Percentage bar chart: Percentage bar diagram is a kind of stacked bar
chart, drawn for percentage of frequencies of categorical variables with the

equal bar height is called as percentage bar diagram. The division of bars
of categories is made with the percentages. But in this case bars are of
equal heights to 100%. But in the stacked bar diagram the height of bars
are unequal. That is, bars are proportional to the frequencies of the base
variables category.
Pie diagram: The graphical representation of single variables categories
in circle form is called pie diagram. In this graph the circle is divided into
the various pieces based on the frequency. This type of diagram provides
high understanding ability at a glance. The each slide is divided by taking
the whole data equal to 360 degrees.
Relative Frequency Histogram:

help of relative frequencies rather than absolute frequencies is known as

relative frequency histogram.
Histogram: A bar diagram where the bars are constructed continuously
without (leaving space between bars) on the class intervals in such a way
that the height of bars are proportional to the frequencies of relative
classes is known as Histogram.
Frequency polygon: The graph formed by plotting the frequencies
against the mid points of continuous frequency distribution and joining the
points by straight lines is known as Frequency polygon.
This can also be obtained from the histogram by joining the top mid
points of bars with straight lines.
Frequency Curve:
The graph that is formed by plotting the frequencies against the mid
points of continuous frequency distribution and joining the points by freehand curve is known as Frequency polygon.
This can also be obtained from the histogram by joining the top mid
points of bars with free hand curve.

Ogives:
The graph obtained by plotting the cumulative frequencies
against the class limits of continuous frequency distribution is known as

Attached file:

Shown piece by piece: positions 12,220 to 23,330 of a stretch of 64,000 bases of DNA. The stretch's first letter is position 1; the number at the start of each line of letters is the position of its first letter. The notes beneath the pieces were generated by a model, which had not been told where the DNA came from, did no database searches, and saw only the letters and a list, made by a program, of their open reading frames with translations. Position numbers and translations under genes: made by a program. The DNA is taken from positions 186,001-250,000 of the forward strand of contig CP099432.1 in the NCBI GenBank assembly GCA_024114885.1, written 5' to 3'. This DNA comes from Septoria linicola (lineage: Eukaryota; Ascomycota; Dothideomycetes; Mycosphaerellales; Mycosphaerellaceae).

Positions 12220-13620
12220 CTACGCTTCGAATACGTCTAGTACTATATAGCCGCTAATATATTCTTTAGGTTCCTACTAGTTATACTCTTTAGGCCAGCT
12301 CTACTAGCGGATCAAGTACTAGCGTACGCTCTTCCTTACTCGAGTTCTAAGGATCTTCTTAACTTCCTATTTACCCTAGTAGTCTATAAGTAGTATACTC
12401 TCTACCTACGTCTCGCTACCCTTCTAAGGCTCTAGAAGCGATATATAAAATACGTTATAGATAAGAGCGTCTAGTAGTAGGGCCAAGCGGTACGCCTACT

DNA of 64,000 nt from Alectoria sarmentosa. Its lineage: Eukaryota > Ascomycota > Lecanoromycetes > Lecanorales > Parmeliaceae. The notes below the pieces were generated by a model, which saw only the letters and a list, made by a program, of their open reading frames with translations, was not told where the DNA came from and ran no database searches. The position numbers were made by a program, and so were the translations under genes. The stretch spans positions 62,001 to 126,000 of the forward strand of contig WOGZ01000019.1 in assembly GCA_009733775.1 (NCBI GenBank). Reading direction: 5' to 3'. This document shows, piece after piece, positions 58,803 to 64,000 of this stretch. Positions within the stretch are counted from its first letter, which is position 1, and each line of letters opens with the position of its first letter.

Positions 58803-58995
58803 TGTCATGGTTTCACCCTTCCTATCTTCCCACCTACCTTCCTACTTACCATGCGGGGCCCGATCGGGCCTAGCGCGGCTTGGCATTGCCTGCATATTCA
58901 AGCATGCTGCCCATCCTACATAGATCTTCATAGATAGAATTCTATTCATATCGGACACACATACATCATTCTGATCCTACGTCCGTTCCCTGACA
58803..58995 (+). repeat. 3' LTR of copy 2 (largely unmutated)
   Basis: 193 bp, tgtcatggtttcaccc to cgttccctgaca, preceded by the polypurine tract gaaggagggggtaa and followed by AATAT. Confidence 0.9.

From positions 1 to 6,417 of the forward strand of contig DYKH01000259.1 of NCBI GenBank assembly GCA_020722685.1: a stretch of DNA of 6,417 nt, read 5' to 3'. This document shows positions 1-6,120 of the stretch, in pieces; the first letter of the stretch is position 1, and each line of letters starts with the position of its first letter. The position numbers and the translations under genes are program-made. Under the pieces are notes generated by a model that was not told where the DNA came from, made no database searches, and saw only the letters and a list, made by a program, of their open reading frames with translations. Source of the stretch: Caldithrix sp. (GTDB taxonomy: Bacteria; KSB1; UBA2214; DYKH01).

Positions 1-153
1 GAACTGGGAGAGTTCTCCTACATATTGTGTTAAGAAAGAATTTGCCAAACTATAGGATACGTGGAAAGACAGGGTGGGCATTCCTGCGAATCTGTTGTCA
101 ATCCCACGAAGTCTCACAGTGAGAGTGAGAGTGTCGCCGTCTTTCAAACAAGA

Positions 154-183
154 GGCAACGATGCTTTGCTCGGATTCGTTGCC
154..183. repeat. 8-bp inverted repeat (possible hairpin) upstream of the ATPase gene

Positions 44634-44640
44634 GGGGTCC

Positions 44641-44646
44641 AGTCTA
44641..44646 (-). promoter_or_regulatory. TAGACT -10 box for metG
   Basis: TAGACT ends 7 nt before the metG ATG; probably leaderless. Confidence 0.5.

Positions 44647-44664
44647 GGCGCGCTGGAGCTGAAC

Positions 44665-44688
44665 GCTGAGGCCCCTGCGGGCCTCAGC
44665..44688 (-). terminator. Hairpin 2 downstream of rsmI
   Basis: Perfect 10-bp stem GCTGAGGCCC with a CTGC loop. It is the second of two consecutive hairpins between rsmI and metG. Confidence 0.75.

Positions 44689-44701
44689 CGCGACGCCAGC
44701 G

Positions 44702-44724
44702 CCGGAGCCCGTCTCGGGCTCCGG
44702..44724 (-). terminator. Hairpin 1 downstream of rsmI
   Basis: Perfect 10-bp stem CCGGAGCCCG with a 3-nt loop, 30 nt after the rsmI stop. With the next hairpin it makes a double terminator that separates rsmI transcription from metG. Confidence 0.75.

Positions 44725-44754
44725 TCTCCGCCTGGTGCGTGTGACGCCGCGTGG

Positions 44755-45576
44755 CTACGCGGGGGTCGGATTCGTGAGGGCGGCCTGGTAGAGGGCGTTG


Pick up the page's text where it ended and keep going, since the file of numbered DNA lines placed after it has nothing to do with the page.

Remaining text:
Ogives.
The two types of Ogives are,
1. Less than Ogive.
2. More than Ogive.
Less than Ogive:
The graph obtained by plotting the less than cumulative
frequencies against the upper class limits of continuous frequency
distribution and joining the points of smooth curve are known as less than
Ogive.
More than Ogive:
The graph obtained by plotting the more than cumulative
frequencies against the lower class limits of continuous frequency
distribution and joining the points of smooth curve are known as more than
Ogive.

DATA ANALYSIS
The process of drawing or obtaining the representative measure
from the raw, mass amount of data is called data analysis. To carry out, the
analysis, statistical methods are used. Hence it is called statistical data
analysis.
The three type of data analysis are
Univariate data analysis.
Bivariate data analysis.
Multivariate data analysis.

Univariate data analysis:

Analyzing or drawing

dimensional data set (it may be raw or grouped or ungrouped) is called

univariate data analysis. That is, the characteristics of single data set are
studied. The three types of Univariate Data Analysis Tools are,
1. Measures of Central Tendency,
2. Measures of Dispersion,
3. Skewness, and
4. Kurtosis.

Bivariate data analysis:

Analyzing or obtaining the representative measure for two sets of
variables by considering both the variables simultaneously is called
bivariate data analysis. The variables type may be quantitative or
qualitative.
The two types of bivaritate measures are,
Associative measure and
Functional measure
Associative measure: The measure that is used to measure the interrelationship between the two types of variables is called associative
measure.